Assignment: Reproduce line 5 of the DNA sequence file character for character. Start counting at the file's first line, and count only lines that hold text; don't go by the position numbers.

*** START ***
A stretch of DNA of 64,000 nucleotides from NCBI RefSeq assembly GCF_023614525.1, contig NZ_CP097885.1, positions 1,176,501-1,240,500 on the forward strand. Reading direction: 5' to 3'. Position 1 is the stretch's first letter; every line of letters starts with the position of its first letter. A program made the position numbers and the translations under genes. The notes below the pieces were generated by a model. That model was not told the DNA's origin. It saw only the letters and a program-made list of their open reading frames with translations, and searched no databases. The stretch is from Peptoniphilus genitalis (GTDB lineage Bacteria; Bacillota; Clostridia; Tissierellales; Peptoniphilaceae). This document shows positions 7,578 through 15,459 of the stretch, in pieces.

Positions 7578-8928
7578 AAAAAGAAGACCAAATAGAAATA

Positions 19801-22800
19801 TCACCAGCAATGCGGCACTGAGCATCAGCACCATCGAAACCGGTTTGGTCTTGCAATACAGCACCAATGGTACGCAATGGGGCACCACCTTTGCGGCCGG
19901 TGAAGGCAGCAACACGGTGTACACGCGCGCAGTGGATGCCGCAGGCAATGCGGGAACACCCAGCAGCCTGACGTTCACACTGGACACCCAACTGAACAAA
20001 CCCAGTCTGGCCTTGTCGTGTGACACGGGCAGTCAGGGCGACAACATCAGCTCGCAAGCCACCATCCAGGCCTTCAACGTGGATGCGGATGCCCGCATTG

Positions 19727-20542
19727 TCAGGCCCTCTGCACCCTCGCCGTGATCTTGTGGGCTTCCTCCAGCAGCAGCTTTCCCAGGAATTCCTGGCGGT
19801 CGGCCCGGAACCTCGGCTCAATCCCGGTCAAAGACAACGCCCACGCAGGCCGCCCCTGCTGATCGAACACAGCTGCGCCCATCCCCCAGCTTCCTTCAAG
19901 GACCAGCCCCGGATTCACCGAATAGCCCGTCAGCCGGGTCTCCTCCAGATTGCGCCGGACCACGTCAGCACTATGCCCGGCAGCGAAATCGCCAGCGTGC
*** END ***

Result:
19801 TCACCAGCAATGCGGCACTGAGCATCAGCACCATCGAAACCGGTTTGGTCTTGCAATACAGCACCAATGGTACGCAATGGGGCACCACCTTTGCGGCCGG